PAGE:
By Mike on Sunday, September 14, 2014, 21:46 - Permalink
Bullaces are a variety of plum that produces small, round fruits, usually with a dark blue-purple skin and greenish flesh.
August 2009 - I found a bullace tree on the edge of woodland near my home.
What Are Bullaces?
Prunus domestica var. insititia - a variety of plum that produces small, round fruits, usually with a dark blue-purple skin and greenish flesh.
There is much confusion and debate over the distinction, if any, between bullaces and damsons (another variety of plum) - as they share many characteristics - particularly the culinary properties of the small, astringent, aromatic fruit.
The tree resembles an ordinary plum tree in almost every respect. it sometimes bears a few thorns, though not as many as Blackthorn (sloe) - to which it is obviously related.
It's an attractive-looking fruit - two to three centimetres in diameter and fiercely, proudly purple.
I only found the one tree and so I picked just a couple of handfuls of bullaces - but that's more than I need for what I have in mind...
They can be used to make a jam with excellent depth of flavour and colour, but I'm going to preserve them in brandy syrup - a bit like the method for sloe gin, except this will be an ingredient and dessert condiment, rather than a drink.
A lot of my books say they're not ripe until September - but these were almost ready to fall off the tree.
I began by washing the fruits, then slicing them right to the stone, around their equators.
The flesh clings quite tightly to the stone, but that doesn't matter as I will be using the whole thing.
Next, I packed them into a jar - weighing as I went
My jar contains 250g of fresh bullaces - to which I added 100g of brown sugar.
Later on, when all of the sugar has dissolved and some of the juices have been drawn out, I will taste it and I may add more sugar if I think it needs some.
(And if I think it will dissolve)
Then I topped it off with some good brandy.
I'm not sure how much - but it was just enough to immerse all of the fruit.
I put on the lid and gave it a good shake to start the sugar dissolving. Over the coming days and weeks, I'll give it an occasional shake to dissolve any remaining sugar and to agitate some of juices and flavours out of the fruit.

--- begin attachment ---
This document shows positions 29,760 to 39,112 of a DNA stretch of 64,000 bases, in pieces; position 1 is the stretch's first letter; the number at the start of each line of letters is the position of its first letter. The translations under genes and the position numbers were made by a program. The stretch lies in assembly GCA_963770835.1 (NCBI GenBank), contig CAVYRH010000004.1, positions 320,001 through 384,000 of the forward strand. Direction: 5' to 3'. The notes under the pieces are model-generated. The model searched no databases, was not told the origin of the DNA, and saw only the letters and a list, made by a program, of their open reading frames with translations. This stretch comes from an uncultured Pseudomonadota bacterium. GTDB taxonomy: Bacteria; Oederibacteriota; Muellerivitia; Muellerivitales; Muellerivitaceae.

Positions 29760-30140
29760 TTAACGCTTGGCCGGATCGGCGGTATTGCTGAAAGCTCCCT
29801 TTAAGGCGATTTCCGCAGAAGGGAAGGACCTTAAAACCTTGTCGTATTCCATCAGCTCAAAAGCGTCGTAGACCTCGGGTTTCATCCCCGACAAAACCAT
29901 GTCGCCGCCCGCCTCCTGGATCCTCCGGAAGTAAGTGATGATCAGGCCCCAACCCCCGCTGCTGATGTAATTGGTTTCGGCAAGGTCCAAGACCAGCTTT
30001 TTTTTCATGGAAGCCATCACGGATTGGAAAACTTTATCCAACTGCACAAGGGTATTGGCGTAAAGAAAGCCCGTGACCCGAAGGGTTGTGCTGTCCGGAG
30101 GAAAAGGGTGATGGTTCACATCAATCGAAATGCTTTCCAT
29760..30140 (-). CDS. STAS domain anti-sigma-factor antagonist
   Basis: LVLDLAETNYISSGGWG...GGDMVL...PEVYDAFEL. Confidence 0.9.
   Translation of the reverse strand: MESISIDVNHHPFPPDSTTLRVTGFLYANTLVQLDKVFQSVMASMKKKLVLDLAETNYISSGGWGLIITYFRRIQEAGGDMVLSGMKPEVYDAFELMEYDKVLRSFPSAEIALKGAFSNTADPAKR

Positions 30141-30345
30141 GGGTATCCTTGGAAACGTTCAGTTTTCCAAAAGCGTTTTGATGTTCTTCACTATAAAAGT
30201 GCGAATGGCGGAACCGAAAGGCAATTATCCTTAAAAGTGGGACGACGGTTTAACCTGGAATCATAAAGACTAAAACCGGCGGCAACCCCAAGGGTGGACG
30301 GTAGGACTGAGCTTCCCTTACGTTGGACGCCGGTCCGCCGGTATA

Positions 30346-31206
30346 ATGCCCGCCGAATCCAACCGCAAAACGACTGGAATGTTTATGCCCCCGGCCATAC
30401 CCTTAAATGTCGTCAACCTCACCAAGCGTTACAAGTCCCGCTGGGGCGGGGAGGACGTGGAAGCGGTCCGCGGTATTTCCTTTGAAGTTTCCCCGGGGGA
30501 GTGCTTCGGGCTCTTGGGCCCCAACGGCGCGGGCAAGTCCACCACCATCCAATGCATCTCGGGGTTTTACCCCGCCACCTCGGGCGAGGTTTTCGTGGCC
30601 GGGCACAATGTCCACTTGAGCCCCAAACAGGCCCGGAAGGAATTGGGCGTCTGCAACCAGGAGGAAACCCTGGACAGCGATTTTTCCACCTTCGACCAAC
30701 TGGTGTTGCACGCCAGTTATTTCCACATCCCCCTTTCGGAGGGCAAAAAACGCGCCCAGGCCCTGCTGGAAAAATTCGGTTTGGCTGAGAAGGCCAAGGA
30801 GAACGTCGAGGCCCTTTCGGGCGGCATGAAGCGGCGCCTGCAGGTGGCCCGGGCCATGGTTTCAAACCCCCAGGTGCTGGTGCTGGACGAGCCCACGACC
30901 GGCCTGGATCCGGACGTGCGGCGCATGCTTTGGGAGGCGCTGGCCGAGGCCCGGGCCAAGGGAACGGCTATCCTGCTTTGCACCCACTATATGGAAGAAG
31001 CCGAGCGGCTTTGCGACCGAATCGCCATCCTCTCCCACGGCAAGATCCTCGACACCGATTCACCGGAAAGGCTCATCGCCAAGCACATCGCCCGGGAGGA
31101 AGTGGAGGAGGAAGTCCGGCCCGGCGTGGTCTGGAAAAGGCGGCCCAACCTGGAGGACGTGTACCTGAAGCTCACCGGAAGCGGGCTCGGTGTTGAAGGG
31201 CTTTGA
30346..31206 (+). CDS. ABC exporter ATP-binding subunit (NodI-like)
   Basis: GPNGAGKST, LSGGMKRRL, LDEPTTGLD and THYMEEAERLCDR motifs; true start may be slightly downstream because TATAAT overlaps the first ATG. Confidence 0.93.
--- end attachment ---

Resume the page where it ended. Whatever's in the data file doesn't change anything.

When it's ready (probably near the end of the year), I'll be using it to make grown-up versions of some favourite desserts such as sundaes and trifles.
A Week Later
A week later and the sugar has all dissolved - some of the colour has come out of the skins into the liquor.
I tasted a little of the syrup - I think it's sweet enough, so all that remains is to invert the jar once a week to agitate the contents - for at least the next couple of months...
I didn't find enough fruit to make jam, so I'm making these into a syrup for my ingredient cupboard.
Later on, I'm hoping to use it for a variety of dessert recipes - ice cream sundaes, trifles, pancakes and more - I can hardly wait!
December 2009 - I used some of the bullace brandy to transform my chocolate and beetroot muffins into a rather special little dessert.
September 2014 - Out on a circular walk not far from my home, I again found bullaces in a hedgerow. I decided to try to make Bullace Jelly.
I picked about a kilo of bullaces, which I sorted, washed and placed in a saucepan over a gentle heat.
I added just a little water to help the start of the cooking process - just so the fruit wouldn't burn on the bottom of the pan.
After about 10 minutes of cooking, the fruit was becoming soft enough to be crushed and mashed (I used a potato masher for this).
A further 10 minutes and it was nearly all separated from the stones.
I poured the cooked pulp into a sieve and forced it through with a spoon - this was quite hard work, as the mixture was very thick and not juicy at all.
I ended up with 450g of thick, dark purple sieved pulp (I weighed the empty bowl first, then subtracted it from the final weight).
I put the pulp back in a clean pan and added 375g of white sugar. Interestingly, even before this was heated, it changed the consistency from a thick, opaque pulp, into a dark, semitransparent syrupy liquid.
I boiled this for just a few minutes. The low initial moisture content meant that it reached setting point very quickly indeed - I only just had enough time to sterilise jars to put it in.
I ended up with one large and two small jars of very dark purple jelly, plus a little bit left over in a small bowl.
The taste at this point, although sweet, is also quite astringent. I'm not sure if this will mellow in storage - if it does, this will make a nice accompaniment to cheese or roast meats.
If it stays sour/bitter, it will probably only be useful as a roasting glaze, or as a minor ingredient in sauces.
Bullace vs Sloe
The bullaces I found this year are small - but still distinct from sloes in size (see below for comparison - sloes on the right, bullaces on the left).
There are other distinguishing characteristics - the tree/bush on which they grew is more open and willowy, less thorny, and has larger leaves than blackthorn.
I tasted one of the bullaces raw though, and it was face-puckeringly sour/bitter - just like a sloe.